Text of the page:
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abstract = "Hodgkin lymphoma relapsing after autologous transplantation (autoSCT) has a dismal outcome. Allogeneic transplantation (alloSCT) using reduced intensity conditioning (RIC) is a salvage option, but its effectiveness is still unclear. To evaluate the role of RIC alloSCT, we designed a retrospective study based on the commitment of attending physicians to perform a salvage alloSCT; thus, only Hodgkin lymphoma patients having human leukocyte antigen-typing immediately after the failed autoSCT were included. Of 185 patients, 122 found an identical sibling (55{\%}), a matched unrelated (32{\%}) or a haploidentical sibling (13{\%}) donor; 63 patients did not find any donor. Clinical features of both groups did not differ. Two-year progression-free (PFS) and overall survival (OS) were better in the donor group (39.3{\%} vs 14.2{\%}, and 66{\%} vs 42{\%}, respectively, P <.001) with a median follow-up of 48 months. In multivariable analysis, having a donor was significant for better PFS and OS (P <.001). Patients allografted in complete remission showed a better PFS and OS. This is the largest study comparing RIC alloSCT versus conventional treatment after a failed auto-SCT, indicating a survival benefit for patients having a donor.",
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AU - Patriarca, Francesca

AU - Benedetti, Fabio

AU - Carella, Angelo M.

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AU - Guidi, Stefano

AU - Ciceri, Fabio

AU - Bonini, Alessandro

AU - Ferrari, Samantha

AU - Malagola, Michele

AU - Morello, Enrico

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AU - Bruno, Benedetto

AU - Mordini, Nicola

AU - Viviani, Simonetta

AU - Levis, Alessandro

AU - Giordano, Laura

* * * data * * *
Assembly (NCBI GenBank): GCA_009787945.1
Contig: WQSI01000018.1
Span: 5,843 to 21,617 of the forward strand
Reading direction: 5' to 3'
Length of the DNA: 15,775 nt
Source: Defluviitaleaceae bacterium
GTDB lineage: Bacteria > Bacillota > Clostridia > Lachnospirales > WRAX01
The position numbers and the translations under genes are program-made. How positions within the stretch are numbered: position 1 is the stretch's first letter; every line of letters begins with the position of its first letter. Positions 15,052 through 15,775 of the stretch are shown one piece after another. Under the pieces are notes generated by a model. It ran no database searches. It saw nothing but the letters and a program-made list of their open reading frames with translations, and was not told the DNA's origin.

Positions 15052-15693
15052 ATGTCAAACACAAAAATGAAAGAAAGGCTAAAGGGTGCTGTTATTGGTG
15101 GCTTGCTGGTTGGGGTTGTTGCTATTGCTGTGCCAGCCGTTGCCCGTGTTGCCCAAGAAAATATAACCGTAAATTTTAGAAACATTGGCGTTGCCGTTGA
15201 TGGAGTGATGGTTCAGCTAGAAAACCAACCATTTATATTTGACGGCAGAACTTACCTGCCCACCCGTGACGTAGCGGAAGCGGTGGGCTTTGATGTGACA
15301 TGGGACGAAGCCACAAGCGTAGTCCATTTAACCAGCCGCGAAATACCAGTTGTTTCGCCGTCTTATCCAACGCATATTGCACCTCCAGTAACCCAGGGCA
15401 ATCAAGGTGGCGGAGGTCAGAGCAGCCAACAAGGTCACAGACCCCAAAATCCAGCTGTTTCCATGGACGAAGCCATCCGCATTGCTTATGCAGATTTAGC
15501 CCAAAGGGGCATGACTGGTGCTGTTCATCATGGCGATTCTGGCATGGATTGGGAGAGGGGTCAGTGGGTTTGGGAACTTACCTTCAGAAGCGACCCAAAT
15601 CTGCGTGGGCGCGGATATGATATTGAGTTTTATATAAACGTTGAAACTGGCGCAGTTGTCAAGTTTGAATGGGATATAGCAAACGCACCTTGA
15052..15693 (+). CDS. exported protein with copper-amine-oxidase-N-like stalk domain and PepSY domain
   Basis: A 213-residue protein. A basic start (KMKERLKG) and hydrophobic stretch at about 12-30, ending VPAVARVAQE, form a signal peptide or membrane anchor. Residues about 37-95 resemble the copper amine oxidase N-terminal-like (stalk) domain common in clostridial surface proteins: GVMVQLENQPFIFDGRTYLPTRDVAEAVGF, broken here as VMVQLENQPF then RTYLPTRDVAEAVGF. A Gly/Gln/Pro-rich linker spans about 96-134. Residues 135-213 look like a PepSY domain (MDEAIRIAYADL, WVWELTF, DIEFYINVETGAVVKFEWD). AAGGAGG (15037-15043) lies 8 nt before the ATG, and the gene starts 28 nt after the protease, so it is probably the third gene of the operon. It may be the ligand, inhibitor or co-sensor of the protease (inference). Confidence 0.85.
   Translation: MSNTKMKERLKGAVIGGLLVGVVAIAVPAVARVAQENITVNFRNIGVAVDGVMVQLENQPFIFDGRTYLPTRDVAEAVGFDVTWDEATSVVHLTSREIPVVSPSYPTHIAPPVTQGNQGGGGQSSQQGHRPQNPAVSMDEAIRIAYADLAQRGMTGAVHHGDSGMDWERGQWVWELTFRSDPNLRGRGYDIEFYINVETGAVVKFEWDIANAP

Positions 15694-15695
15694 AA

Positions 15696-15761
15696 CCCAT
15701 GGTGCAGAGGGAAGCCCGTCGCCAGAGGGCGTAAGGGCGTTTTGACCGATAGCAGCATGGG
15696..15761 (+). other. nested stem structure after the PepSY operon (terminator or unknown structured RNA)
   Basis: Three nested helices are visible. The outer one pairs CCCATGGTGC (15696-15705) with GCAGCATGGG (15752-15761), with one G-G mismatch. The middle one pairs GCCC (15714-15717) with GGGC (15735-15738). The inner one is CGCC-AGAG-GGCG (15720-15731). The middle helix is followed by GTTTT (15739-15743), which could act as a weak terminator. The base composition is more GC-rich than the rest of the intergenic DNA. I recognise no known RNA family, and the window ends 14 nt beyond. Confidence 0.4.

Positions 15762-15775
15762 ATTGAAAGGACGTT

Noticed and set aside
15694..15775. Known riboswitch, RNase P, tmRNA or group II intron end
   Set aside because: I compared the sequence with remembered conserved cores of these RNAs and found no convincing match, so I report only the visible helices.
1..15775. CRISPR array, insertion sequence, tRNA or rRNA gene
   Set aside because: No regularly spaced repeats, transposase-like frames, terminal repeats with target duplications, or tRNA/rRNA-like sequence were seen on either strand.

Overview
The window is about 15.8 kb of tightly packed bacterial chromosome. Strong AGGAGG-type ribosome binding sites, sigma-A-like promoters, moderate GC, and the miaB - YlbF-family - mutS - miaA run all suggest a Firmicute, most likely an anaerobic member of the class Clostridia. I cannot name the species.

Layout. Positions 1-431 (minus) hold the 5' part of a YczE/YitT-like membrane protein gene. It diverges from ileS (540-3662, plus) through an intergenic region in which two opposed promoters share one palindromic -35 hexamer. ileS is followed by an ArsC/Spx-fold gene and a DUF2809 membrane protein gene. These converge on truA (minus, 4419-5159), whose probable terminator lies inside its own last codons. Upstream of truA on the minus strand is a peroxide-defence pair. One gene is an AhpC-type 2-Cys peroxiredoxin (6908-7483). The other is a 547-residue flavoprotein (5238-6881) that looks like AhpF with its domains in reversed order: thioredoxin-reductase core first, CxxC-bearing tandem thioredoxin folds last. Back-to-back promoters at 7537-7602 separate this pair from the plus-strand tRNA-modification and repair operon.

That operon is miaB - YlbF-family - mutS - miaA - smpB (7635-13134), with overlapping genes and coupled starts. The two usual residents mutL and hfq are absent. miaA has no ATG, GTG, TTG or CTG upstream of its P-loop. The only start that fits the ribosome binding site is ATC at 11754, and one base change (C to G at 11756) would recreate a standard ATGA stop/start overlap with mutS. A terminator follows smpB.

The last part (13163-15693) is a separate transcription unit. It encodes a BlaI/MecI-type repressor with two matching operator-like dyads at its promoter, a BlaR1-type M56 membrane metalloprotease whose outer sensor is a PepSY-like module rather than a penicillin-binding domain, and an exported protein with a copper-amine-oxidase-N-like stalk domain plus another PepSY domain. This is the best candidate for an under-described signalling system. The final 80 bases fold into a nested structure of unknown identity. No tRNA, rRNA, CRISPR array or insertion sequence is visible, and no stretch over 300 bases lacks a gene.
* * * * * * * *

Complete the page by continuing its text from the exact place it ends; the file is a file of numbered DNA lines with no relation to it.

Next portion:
AU - Santoro, Armando

AU - Corradini, Paolo

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N2 - Hodgkin lymphoma relapsing after autologous transplantation (autoSCT) has a dismal outcome. Allogeneic transplantation (alloSCT) using reduced intensity conditioning (RIC) is a salvage option, but its effectiveness is still unclear. To evaluate the role of RIC alloSCT, we designed a retrospective study based on the commitment of attending physicians to perform a salvage alloSCT; thus, only Hodgkin lymphoma patients having human leukocyte antigen-typing immediately after the failed autoSCT were included. Of 185 patients, 122 found an identical sibling (55%), a matched unrelated (32%) or a haploidentical sibling (13%) donor; 63 patients did not find any donor. Clinical features of both groups did not differ. Two-year progression-free (PFS) and overall survival (OS) were better in the donor group (39.3% vs 14.2%, and 66% vs 42%, respectively, P <.001) with a median follow-up of 48 months. In multivariable analysis, having a donor was significant for better PFS and OS (P <.001). Patients allografted in complete remission showed a better PFS and OS. This is the largest study comparing RIC alloSCT versus conventional treatment after a failed auto-SCT, indicating a survival benefit for patients having a donor.